With hematologic malignancies (HMs), physicians often encounter a puzzling paradox of coagulation in which patients have a high risk of both venous thromboembolism (VTE) and bleeding. Cancer and associated treatments are known to increase the risk of VTE in patients with HMs, and multiple comorbidities are known to increase the incidence of VTE. On the other hand, risk of hemorrhage stems from using anticoagulation prophylaxis and treatment to mitigate VTE. In addition to this paradox, there is a paucity of data to guide risk assessment in this patient population, leaving physicians with the difficult task of determining which patients should receive prophylaxis.

Gary H. Lyman, MD, former cochair of the American Society of Clinical Oncology (ASCO) VTE guidelines and current chair of the forthcoming American Society of Hematology VTE guidelines, explained why risk assessments have not been established for patients with HMs. He told Cancer Therapy Advisor, “This is somewhat of an understudied area. Many VTE guidelines, including ASCO and others, have avoided the heme malignancy categories because the data [are] less robust than with solid-tumor patients who are at risk for thrombosis.”

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Fortunately, the dearth of information grew a little smaller this year, with the publication of a retrospective study that focused on better quantifying VTE risk and incidence among hospitalized patients with HMs who had a secondary diagnosis of VTE.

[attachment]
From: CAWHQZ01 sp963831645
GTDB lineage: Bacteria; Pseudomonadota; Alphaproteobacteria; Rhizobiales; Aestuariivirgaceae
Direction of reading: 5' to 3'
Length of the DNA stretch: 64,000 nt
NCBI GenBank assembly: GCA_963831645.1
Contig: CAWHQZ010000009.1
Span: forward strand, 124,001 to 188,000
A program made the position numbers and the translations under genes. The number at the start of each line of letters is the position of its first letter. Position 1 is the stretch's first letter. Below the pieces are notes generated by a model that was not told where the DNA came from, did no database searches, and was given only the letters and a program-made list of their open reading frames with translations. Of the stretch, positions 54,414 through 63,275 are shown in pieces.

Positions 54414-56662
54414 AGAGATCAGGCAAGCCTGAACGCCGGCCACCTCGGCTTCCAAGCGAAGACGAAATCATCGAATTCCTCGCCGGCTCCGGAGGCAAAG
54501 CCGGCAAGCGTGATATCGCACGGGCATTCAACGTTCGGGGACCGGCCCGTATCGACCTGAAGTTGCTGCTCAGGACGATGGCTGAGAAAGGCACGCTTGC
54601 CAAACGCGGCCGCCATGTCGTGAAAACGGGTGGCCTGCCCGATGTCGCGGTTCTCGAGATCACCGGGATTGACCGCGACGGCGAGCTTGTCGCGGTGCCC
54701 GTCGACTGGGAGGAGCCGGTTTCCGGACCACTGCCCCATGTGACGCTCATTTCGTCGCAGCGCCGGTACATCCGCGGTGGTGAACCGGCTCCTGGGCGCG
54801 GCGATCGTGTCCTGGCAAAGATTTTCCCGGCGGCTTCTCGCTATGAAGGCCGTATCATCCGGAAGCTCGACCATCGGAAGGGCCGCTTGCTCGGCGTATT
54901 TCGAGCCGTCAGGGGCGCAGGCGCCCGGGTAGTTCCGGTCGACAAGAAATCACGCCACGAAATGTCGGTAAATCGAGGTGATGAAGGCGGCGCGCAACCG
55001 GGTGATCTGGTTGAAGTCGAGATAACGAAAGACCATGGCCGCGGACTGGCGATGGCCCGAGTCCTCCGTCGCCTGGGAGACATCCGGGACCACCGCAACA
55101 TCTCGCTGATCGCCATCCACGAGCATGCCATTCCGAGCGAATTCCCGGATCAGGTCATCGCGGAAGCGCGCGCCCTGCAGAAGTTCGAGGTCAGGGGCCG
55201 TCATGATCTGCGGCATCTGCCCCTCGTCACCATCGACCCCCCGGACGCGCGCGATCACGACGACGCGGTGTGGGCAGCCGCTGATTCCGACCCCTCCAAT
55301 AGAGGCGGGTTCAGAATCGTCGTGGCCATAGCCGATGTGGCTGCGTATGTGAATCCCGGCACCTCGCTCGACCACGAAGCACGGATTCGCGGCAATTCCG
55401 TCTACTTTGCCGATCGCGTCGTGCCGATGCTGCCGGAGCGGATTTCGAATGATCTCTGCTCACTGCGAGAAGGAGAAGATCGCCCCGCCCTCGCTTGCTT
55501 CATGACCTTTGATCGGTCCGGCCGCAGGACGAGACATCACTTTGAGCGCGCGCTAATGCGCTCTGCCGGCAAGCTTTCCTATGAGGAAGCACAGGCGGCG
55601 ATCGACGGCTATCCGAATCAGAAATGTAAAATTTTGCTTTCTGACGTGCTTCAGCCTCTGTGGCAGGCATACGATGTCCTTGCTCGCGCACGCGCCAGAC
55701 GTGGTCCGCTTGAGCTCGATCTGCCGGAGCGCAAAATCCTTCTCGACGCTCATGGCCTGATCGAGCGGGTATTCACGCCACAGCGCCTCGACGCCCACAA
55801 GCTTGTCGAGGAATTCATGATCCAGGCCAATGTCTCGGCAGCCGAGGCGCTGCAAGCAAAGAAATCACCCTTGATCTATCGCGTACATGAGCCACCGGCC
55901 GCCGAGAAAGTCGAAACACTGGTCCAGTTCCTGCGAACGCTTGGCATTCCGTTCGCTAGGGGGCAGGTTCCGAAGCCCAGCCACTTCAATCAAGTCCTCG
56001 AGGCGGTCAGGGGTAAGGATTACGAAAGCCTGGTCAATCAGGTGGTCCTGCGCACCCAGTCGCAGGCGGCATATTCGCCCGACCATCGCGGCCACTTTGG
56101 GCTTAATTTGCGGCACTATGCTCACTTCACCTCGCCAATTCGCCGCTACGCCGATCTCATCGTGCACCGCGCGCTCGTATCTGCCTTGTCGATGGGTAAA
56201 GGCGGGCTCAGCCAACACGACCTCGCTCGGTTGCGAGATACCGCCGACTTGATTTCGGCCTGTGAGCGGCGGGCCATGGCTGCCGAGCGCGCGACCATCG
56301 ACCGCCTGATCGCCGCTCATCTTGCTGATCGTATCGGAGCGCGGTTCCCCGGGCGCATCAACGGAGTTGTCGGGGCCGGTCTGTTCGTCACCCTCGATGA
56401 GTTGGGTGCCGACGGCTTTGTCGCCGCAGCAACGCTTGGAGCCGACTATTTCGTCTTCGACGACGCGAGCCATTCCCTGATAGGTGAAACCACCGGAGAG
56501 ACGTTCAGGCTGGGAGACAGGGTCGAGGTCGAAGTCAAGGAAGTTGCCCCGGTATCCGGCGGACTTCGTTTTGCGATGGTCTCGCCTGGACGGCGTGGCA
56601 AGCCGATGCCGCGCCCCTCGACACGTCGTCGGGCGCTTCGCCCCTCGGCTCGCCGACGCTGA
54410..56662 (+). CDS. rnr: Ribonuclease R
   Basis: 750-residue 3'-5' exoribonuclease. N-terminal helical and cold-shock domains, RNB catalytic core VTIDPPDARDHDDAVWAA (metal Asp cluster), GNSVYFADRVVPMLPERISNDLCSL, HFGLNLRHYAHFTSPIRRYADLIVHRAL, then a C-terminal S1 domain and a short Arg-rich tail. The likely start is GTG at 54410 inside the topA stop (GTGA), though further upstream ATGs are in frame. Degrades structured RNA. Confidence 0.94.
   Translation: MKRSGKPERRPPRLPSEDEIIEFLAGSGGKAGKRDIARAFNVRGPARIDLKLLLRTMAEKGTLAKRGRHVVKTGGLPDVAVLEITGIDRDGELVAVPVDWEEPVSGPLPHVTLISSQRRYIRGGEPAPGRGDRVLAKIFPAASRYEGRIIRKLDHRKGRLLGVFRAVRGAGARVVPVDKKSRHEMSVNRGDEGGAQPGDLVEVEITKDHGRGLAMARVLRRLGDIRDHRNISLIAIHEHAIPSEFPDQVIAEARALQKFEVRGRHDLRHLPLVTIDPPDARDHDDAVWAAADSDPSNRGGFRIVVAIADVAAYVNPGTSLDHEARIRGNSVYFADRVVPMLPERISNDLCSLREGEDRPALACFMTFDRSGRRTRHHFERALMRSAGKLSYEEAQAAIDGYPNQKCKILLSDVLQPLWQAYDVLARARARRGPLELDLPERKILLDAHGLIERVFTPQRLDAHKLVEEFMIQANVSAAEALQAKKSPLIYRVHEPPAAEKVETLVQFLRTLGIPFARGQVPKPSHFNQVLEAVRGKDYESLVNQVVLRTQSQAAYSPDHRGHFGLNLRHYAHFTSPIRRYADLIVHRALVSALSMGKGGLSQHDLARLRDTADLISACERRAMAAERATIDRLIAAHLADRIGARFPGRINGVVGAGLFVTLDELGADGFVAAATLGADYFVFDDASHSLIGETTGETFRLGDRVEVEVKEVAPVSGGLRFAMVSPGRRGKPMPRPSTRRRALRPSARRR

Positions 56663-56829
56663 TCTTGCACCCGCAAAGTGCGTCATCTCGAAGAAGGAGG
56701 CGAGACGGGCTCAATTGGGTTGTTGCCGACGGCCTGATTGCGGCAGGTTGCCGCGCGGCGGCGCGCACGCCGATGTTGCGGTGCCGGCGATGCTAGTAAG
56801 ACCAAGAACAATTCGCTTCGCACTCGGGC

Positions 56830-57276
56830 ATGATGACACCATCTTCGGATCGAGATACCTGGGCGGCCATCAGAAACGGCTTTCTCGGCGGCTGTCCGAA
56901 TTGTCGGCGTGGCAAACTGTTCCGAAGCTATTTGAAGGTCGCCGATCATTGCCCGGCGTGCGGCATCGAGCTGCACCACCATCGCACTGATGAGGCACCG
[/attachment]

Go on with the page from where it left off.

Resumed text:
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Researchers from the Allegheny Health Network in Pittsburgh, Pennsylvania, and the Henry Ford Health System in Detroit, Michigan, used discharge data from the National Inpatient Sample (NIS), the “largest all-payer publicly available inpatient database in the United States” to identify more than 80,000 hospitalizations for HMs between 2011 and 2015.

Participants in the study had a diagnosis of 1 of 7 of the most common types of HMs: acute lymphocytic leukemia (ALL), chronic lymphocytic leukemia (CLL), acute myeloid leukemia (AML), chronic myeloid leukemia (CML), non-Hodgkin lymphoma (NHL), Hodgkin lymphoma (HL), and multiple myeloma (MM).

Approximately 44% of patients were female, 30% were people of color, and nearly all were 35 years or older (43% were aged 35-65 years; 49% were older than 65 years). The 3 most common comorbidities were anemia, hypertension, and electrolyte abnormalities. Approximately a third of patients received chemotherapy during hospitalization; patients with ALL, AML, and HL received chemotherapy most frequently.